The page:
Copyright © 2016, Food and Drug Administration, Taiwan. Published by Elsevier Taiwan LLC. This is an open access article under the CC BY-NC-ND license (http:// creativecommons.org/licenses/by-nc-nd/4.0/).

1. Introduction

Essential oils have a long history of being used by people in their daily lives for both spiritual and practical reasons. Plant

products were the principal sources of pharmaceutical agents used in traditional medicine. Some medicinal plants are rich in antimicrobial reagents [1]. Several essential oils derived from varieties of medicinal plants are known to possess

* Corresponding author. Department of Chemistry, National Taiwan Normal University, 88 Tingchou Road, Section 4, Taipei 11677, Taiwan

E-mail address: changijy@ntnu.edu.tw (I.-J. Chang). http://dx.doi.org/10.1016/j.jfda.2015.12.006

1021-9498/Copyright © 2016, Food and Drug Administration, Taiwan. Published by Elsevier Taiwan LLC. This is an open access article under the CC BY-NC-ND license (http://creativecommons.org/licenses/by-nc-nd/4.0/).

2 journal of food and drug analysis xxx (2016) 1-7

insecticidal, antifungal, anti-inflammatory, and antioxidant activities [2-5]. Using essential oils from flowering plants (angiosperms) as food preservatives can be traced back to the ancient Egyptians [6]. In modern society, pure chemicals are developed for use as insecticides, food preservatives, and antibacterial reagents. The practical functions of essential oils have been completely replaced by industrial products. However, in recent years, many concerns have been raised regarding the overuse of chemicals as preservatives and additives in food products. The urge to search for healthy chemical substitutes has drawn massive attention to essential oils [7]. Addition of essential oils into food, drugs, and cosmetics is now desired in various products. Many remarkable results have been made possible by the advent of essential oil products. It is therefore important to scientifically evaluate the possible applications of essential oils.

One of the intriguing properties of essential oils is their antibacterial property. Depending on the plants' growth condition, such as location and climate, the chemical composition of the same essential oils may vary. Hence, it is important to determine the chemical composition of each essential oil. Documentation of the contents of essential oils not only makes the investigation of the influence between essential oils and claims possible, but it also builds a common ground for discussion.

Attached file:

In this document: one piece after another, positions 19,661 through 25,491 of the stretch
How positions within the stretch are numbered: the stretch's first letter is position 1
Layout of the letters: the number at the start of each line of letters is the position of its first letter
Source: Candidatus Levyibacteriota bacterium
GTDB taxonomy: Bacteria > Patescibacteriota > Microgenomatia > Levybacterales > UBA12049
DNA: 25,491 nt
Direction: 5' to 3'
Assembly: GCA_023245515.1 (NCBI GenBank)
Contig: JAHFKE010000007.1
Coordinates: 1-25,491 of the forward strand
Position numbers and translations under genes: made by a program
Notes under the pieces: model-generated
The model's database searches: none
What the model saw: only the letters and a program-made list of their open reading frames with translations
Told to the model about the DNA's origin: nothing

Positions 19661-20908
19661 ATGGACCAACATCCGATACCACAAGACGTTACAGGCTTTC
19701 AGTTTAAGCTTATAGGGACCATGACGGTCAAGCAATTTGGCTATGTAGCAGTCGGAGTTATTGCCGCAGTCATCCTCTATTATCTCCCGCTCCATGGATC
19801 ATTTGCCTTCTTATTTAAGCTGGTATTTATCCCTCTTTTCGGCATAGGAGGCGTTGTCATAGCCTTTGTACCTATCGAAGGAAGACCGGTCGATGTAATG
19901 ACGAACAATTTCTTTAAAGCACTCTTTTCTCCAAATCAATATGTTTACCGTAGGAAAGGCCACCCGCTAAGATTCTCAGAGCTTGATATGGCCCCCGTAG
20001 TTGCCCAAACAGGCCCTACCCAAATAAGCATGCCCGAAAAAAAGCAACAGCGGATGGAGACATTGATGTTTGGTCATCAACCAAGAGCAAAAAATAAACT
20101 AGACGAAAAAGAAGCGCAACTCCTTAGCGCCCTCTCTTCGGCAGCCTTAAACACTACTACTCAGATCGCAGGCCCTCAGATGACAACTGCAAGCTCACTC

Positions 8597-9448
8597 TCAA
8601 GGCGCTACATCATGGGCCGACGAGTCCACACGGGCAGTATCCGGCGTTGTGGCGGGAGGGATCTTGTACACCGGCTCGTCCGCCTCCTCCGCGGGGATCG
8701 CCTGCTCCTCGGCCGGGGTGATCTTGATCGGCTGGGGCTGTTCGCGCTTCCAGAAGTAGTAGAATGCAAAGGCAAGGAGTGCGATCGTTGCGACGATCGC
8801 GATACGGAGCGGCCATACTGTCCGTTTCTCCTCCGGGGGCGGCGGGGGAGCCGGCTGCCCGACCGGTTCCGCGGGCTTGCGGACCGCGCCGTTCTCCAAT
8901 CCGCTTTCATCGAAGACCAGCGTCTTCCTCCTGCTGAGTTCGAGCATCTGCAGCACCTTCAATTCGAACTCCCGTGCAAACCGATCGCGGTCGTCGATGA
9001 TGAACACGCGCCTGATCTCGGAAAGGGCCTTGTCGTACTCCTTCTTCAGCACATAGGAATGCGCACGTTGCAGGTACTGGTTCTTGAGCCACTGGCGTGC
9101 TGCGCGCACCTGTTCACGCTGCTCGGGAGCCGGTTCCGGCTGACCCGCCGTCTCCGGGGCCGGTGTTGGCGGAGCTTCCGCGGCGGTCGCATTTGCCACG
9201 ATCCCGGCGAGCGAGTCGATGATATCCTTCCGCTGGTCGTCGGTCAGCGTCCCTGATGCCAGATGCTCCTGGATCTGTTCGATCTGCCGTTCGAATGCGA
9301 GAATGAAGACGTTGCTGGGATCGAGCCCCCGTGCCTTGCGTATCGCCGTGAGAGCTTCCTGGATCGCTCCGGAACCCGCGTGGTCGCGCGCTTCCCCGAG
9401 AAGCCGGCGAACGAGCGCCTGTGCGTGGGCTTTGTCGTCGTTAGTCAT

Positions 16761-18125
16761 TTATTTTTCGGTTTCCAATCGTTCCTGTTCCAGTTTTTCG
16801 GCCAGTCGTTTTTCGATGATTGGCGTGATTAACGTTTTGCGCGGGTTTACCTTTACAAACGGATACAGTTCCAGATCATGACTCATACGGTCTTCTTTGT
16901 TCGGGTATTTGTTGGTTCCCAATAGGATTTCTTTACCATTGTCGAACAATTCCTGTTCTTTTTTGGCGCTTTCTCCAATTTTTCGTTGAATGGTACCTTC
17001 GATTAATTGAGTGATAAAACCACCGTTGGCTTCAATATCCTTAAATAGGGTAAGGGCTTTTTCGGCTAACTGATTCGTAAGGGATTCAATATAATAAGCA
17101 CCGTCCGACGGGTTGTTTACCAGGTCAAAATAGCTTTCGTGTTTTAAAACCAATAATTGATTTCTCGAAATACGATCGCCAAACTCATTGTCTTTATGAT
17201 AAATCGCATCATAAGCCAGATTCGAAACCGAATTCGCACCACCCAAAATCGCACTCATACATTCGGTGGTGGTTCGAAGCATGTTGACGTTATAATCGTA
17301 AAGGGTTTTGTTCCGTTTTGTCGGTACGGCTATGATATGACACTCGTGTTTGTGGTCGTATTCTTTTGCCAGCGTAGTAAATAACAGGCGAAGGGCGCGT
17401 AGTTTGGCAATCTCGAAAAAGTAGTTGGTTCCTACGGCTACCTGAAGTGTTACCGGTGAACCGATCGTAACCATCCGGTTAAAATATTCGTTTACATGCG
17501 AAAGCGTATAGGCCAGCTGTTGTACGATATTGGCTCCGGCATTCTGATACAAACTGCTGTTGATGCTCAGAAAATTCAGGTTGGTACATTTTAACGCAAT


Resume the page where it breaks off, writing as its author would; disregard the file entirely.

In this paper, we report the chemical compositions of seven essential oils that are extracted from the plants that were grown and harvested in Ji-an Town, Hualien, Taiwan, and the potential of these essential oils for inhibition against Escherichia coli.

2. Materials and methods

2.1. Chemicals

Ethyl acetate was ACS grade and was purchased from Mallinckrodt (Dublin, Ireland). Normal paraffin C7, C8, C9, C10 mix and C10, C12, C14, C16 mix were purchased from Aldrich (St. Louis, USA). Sodium chloride was purchased from Merck (Darmstadt, Germany). Tryptone (casein hydrolysate) enzymatic digest, yeast extract, and agar were purchased from USB Corporation (Cleveland, USA). All reagents were used as received without further purification.

2.2. Plant material

Fresh leaves of Lippia citrodora (Palau) Kunth (lemon verbena), Origanum majorana L. (sweet marjoram), Ocimum gratissimum L. (clove basil), Pogostemon cablin Benth. (patchouli), Rosmarinus officinalis L. (rosemary), Melaleuca alternifolia Cheel (tea tree), and Pelargonium graveolens L'Her. (rose geranium) were collected from Ji-an Town, Hualien, Taiwan. The plant samples were identified, and the voucher specimens were deposited at the Herbarium of the Department of Life Science, National Taiwan Normal University. The voucher numbers are as follows: P. cablin Benth (TNU055241); P. graveolens L'Her (TNU055242); O. majorana L. (TNU055243); O. gratissimum L. (TNU055246); M. alternifolia Cheel (TNU055247); L. citrodora (Palau) Kunth (TNU055248); R. officinalis L. (TNU055249). All

seven essential oils were extracted from air-dried leaves of plants by hydrodistillation for 40 minutes using a Clevenger-type apparatus. The oil samples obtained were dried over anhydrous sodium sulfate and stored in sealed vials in a cool and dark place prior to analyses. Essential oils were volu-metrically diluted to a thousand times in ethyl acetate prior to gas chromatography (GC) injection.

2.3. GC and GC-mass spectrometry analysis